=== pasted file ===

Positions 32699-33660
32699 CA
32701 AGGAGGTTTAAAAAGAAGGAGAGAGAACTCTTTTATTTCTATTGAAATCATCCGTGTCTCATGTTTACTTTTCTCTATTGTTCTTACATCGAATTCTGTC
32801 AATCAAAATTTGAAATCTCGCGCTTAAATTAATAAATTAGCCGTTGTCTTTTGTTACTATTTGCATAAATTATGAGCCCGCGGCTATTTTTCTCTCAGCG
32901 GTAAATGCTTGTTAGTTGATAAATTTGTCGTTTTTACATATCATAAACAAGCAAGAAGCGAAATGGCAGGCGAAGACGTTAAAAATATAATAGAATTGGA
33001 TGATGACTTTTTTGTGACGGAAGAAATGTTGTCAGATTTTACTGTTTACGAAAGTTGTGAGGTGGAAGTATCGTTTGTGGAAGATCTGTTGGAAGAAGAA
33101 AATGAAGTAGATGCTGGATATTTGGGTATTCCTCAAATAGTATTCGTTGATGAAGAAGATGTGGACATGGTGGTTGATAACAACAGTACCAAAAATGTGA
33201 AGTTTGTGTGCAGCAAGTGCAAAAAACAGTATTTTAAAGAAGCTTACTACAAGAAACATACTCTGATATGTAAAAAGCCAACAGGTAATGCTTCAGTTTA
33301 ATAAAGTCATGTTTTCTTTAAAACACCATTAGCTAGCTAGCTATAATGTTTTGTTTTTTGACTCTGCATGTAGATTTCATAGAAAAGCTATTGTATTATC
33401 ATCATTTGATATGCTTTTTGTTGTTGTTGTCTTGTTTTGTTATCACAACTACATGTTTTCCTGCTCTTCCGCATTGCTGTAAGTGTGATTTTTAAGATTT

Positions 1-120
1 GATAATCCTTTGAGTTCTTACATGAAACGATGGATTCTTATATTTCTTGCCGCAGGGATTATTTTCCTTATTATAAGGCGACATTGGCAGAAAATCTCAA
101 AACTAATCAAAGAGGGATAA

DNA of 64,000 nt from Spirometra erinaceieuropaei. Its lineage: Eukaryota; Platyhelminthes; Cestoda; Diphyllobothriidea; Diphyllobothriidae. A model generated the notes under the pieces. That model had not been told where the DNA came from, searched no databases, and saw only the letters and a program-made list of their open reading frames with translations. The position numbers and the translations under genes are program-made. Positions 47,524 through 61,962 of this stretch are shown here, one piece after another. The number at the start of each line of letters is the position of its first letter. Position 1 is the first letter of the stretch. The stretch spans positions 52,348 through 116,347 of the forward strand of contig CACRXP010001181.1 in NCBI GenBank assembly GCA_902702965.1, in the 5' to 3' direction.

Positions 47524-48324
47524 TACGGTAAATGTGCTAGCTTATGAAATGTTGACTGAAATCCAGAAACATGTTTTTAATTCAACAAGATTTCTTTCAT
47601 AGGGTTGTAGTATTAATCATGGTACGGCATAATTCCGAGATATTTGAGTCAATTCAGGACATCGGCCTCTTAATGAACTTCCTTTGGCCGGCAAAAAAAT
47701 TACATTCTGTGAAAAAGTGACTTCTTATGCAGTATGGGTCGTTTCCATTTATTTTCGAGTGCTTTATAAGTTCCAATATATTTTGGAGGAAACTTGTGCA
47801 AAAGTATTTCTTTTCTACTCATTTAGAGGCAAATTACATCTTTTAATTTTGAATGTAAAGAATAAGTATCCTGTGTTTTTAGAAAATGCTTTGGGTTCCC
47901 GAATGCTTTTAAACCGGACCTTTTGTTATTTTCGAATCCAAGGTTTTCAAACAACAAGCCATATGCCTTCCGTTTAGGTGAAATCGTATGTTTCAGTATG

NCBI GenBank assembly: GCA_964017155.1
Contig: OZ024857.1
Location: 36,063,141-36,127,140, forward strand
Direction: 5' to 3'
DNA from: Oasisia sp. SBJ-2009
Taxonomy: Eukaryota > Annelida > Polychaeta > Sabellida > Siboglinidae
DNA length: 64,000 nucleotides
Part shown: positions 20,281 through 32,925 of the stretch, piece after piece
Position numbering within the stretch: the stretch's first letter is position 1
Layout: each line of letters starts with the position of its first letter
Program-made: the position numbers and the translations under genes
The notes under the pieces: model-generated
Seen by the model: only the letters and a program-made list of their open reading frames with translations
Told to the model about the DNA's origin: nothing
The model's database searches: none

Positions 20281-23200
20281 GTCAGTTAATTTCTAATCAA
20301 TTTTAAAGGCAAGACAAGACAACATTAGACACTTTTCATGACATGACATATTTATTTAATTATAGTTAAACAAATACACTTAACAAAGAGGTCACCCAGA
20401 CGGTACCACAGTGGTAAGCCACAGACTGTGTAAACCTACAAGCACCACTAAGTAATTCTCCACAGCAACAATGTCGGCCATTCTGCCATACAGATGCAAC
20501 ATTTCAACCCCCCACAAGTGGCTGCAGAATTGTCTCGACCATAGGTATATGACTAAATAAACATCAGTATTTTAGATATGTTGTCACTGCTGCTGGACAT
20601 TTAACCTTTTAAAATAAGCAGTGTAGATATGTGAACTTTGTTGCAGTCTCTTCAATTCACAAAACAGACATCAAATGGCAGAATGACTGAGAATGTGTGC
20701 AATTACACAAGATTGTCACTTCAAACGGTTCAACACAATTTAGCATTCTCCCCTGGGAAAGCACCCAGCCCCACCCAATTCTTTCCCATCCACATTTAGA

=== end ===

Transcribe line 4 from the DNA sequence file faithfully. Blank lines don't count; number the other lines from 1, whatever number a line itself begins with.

32801 AATCAAAATTTGAAATCTCGCGCTTAAATTAATAAATTAGCCGTTGTCTTTTGTTACTATTTGCATAAATTATGAGCCCGCGGCTATTTTTCTCTCAGCG